Sunday, June 29, 2008

review slams "undignified, unworthy" acts

jean-pascal couraud, above


Death in the tropics

Presented by Elise Lucet. An inquiry by Magali Serre and Christian Gaudin (France, 2008). 105 minutes.

In 1997, Tahitian journalist Jean-Pascal Couraud, by-lined JPK, disappeared under troubling circumstances. Suicide? At first, the family take this hypothesis on board, before revelations in 2004 by a certain Vetea Guilloux lead them to lodge a complaint for murder and complicity.

Investigative journalist and opposition politicians aimed at Gaston Flosse (then president of Polynesia), JPK investigating a number of sensitive dossiers of local and metropolitan authorities, addressing issues including patronage, fictitious jobs and embezzlement.

He was therefore closely monitored by GIP, the Intervention Group of Polynesia, assimilated as a section under the presidency, a service employing Vetea Guilloux.

If they fail to precisely identify those truly responsible for the death of Jean-Pascal Couraud, numerous documents and testimony gathered by Magali Serre and Christian Gaudin shed light on a flood of undignified administrative practices, judicial and political acts unworthy of a republican democracy, irrespective of the territory in which they occur.

by Sophie Bourdais

Télérama, Saturday, June 28, 2008

translated by avaiki nius agency


Tuesday, June 24, 2008

tahiti judge astonishes paris elite

president gaston flosse in 2003, during a visit to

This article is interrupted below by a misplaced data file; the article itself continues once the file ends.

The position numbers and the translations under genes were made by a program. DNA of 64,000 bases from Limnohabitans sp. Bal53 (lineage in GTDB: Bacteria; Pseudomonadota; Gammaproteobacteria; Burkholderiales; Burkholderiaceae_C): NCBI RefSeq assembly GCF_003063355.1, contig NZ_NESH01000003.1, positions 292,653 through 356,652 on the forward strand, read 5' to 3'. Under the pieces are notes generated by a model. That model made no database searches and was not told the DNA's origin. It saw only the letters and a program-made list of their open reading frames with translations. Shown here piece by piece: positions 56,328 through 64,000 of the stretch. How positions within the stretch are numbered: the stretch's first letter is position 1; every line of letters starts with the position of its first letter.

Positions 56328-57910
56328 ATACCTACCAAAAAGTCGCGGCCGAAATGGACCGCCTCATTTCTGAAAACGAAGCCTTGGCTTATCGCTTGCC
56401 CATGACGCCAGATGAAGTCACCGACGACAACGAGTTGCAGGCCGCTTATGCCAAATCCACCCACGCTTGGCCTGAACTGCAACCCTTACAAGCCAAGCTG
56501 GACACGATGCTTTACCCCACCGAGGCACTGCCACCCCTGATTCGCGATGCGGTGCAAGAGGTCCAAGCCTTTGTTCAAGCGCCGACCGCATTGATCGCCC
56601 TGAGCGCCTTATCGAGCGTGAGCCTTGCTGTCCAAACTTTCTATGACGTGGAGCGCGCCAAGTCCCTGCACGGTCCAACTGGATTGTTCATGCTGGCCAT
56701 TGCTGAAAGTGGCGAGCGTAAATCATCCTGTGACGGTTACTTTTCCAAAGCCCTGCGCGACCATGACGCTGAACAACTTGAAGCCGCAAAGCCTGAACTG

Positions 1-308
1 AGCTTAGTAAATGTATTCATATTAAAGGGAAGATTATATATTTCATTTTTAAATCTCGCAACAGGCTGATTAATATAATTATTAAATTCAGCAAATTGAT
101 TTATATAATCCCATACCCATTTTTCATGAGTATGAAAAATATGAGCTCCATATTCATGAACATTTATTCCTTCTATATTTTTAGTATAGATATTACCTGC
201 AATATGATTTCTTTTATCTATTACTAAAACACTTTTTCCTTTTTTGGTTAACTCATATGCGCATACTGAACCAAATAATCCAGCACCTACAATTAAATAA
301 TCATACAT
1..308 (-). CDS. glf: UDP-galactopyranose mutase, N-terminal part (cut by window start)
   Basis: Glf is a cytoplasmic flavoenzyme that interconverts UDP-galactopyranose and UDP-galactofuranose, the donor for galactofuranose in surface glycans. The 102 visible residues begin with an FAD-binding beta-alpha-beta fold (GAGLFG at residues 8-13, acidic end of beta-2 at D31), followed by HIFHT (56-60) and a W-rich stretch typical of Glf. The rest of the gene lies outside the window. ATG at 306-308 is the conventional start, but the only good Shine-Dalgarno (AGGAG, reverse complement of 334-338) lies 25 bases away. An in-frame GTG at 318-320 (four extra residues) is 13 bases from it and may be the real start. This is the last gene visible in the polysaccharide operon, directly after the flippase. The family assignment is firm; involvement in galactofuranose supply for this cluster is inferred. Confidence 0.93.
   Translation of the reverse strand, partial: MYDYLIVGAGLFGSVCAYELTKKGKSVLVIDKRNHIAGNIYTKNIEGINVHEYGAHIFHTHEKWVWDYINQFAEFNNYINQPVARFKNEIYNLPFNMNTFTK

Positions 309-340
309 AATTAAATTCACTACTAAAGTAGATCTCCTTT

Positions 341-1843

french polynesia by jacques chirac


Officials from a Japanese bank claim to have found "no evidence" of an account held for former French president Jacques Chirac.

The claim is made in one of seventeen documents seized by an investigatory magistrate from Pape'ete, Jean-François Redonnet, according to French media reports.

Redonnet astonished Paris circles when he arrived from Tahiti with search warrants for the offices of the DGSE, Directorate General of External Security, a French equivalent of America's Central Intelligence Agency.


One site, Lalettrea, headlined its coverage - Le petit juge qui grandit subitement - "A little judge suddenly grows up."

Reporting on the search, another site, Le Point, quotes sources as saying the "atmosphere was relaxed" as the judge settled in at a meeting room of the DGSE on Mortier boulevard.

The next day, Redonnet also served a warrant at the offices of Jean Veil, lawyer for Jacques Chirac.


Under the headline, "Tartlets for the judge" - Le Journal de Dimanche - the Sunday Journal - described the judge's mission to Paris as being "without precedence."

Accompanied by prosecutor Jean Bianconi and two policemen, Justice Redonnet had to wait three hours at the offices of Jean Veil, as he was in court.

But once the laywer for Jacques Chirac did arrive, he delivered an equally civil reception, offering "tartlets" and sandwiches - "very courteous."


News there was "no evidence" of a Chirac account at the former Tokyo Sawa Bank was widely reported in French media. At least, no evidence, so far.

Tokyo Star Bank since 2001, officials claimed they only have access to accounts as far back as 1999 - nearly two years after JPK disappeared.

Most French media overlooked this date. The bank officials also added there was no way to tell if an account was set up for Chirac under a 'shell' name.


Judge Redonnet was held back from using the bank letter and other documents as they are still sealed under national security laws.

A judge from another jurisdiction, of liberty and detention, decided on the bank letter, saying it had already been made public in January with its publication by Le Point.

"Seizure of documents ... is necessary to reveal the truth when they would likely help determine whether a theory of political motivation, namely the desire to eliminate a journalist who had knowledge of the existence, in a Japanese bank, of a bank account opened on behalf of Jacques Chirac, or not, based on objective factors, " judge Brigette Delpech wrote in her decision.